New year, new ballot: here’s how ranked choice voting will work in New York in 2021

2020 U.S. presidential election in Ohio
People fill in ballots at a voting booth during the 2020 U.S. presidential election on election day in New Richmond, Ohio, U.S. November 3, 2020.
REUTERS/Jeffrey Dean

Primary and special elections will never be the same with ranked choice voting going into effect in 2021 and seeing as primaries are the deciding factor in Democrat-heavy New York City, it’s going to be important.

Not only will voters in the five boroughs be dealing with a new a ballot format that allows them to choose from most to least favorite for office, residents will have their work cut out for them in deciding since some districts are seeing dozens of candidates running in term limited districts.

The district represented by Councilman Costa Constantinides for example has up to 12 candidates while Councilman Jimmy Van Bramer’s district will get to choose from 19 individuals.

What will the ballot look like?

Ballots in upcoming elections will give voters five choices to either give a tier one rank to five. However, if they wish to simply only vote for one candidate and leave the rest of the bubbles blank.

If none of the candidates get by with a 50% majority, the candidate with the least rank is eliminated and second choice votes are counted until a winner is determined.

According to the city Campaign Finance Board, giving one candidate ranks one through five will result in not have a second choice and giving multiple candidates top choice will render your ballot invalid by the Board of Elections.

(Screenshot courtesy of the New York City Campaign Finance Board)

The first election which will use ranked choice voting will be on Feb. 22, a special election that will fill the void left by former Councilman Rory Lancman when he resigned September to work for Governor Andrew Cuomo, then will come the June 22 Democratic Primary for the mayor’s office.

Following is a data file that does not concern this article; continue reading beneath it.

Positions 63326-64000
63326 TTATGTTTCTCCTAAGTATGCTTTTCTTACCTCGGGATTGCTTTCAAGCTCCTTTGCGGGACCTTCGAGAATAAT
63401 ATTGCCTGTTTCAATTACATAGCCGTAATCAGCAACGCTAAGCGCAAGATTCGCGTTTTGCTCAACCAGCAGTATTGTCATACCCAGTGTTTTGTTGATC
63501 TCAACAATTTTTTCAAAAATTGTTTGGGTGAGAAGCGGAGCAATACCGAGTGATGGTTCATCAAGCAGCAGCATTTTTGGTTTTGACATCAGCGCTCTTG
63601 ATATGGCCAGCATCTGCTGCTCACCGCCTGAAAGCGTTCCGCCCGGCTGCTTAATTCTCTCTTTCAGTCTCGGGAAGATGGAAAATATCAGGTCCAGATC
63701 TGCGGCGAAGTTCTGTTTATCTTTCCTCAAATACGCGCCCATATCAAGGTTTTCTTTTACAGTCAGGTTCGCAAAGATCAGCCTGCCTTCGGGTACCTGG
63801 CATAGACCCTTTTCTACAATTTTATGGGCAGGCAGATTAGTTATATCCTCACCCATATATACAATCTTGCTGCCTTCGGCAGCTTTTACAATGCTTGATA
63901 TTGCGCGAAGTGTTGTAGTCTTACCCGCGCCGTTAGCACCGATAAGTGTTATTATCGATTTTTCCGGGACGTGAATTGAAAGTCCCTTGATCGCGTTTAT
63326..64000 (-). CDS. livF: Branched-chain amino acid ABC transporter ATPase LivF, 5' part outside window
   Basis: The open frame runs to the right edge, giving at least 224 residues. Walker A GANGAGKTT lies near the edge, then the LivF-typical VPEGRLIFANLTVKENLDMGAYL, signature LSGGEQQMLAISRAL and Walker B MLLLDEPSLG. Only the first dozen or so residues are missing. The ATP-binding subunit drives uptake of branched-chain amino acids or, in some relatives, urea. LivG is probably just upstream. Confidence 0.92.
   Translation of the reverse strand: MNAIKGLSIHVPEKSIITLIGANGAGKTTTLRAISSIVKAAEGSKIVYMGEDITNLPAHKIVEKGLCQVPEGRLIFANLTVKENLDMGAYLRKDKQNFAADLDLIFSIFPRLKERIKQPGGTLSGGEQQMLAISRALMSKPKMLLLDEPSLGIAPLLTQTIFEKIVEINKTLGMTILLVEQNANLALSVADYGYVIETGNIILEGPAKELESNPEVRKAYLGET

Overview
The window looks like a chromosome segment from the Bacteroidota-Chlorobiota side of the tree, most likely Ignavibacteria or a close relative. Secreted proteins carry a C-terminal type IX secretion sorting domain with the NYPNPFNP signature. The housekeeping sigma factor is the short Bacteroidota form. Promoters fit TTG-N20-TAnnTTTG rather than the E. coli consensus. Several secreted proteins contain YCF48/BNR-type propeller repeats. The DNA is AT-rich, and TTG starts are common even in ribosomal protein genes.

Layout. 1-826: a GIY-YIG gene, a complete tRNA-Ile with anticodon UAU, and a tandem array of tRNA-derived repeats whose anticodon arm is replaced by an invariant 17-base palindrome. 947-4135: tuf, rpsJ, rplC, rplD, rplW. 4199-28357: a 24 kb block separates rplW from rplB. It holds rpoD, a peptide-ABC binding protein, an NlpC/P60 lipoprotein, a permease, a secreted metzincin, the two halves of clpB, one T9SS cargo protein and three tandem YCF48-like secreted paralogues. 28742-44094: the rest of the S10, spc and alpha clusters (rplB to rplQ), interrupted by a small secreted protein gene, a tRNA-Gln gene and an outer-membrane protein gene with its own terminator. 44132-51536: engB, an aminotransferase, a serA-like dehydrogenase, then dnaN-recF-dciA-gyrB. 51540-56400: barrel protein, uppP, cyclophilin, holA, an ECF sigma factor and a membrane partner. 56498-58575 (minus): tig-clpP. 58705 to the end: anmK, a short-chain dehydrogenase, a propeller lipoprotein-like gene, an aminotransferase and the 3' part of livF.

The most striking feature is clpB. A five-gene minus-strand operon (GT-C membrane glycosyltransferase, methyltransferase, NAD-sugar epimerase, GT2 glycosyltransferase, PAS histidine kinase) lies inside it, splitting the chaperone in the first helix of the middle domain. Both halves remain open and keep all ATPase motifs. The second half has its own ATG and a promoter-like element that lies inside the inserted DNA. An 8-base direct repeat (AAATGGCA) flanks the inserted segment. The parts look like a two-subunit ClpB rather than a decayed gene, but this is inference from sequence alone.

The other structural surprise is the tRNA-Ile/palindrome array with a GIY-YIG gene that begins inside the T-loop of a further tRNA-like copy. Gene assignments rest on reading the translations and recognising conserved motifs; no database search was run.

What are some obstacles to ranked choice voting?

Ranked choice voting itself was adopted by voters in 2019 under a referendum that that was designed to prevent runoff elections. But nonetheless, questions of educating the public on the new system have been endemic with City Council debating in December whether or not to postpone the rollout until outreach has been made more effective.

“The idea of ranked choice voting was to create a system that didn’t require a runoff. And some argued it, you know, would engage people more. Others said it wouldn’t, but, you know, the people did vote for it in a referendum,” Mayor Bill de Blasio said in early December. “But when you hear community leaders saying, look, we’re not getting the education we need, we have a major election in six months and people don’t know how to use this yet, that’s a cause for real concern.”

After presenting their concerns about ranked choice voting in February 2020 some elected officials argued that with the lack of educational outreach on the new ballot system would put New Yorkers who are not proficient in English at a disadvantage, and in December, launched a lawsuit to block the plan.

The state supreme court rejected the bid to put off ranked choice voting.

More from around NYC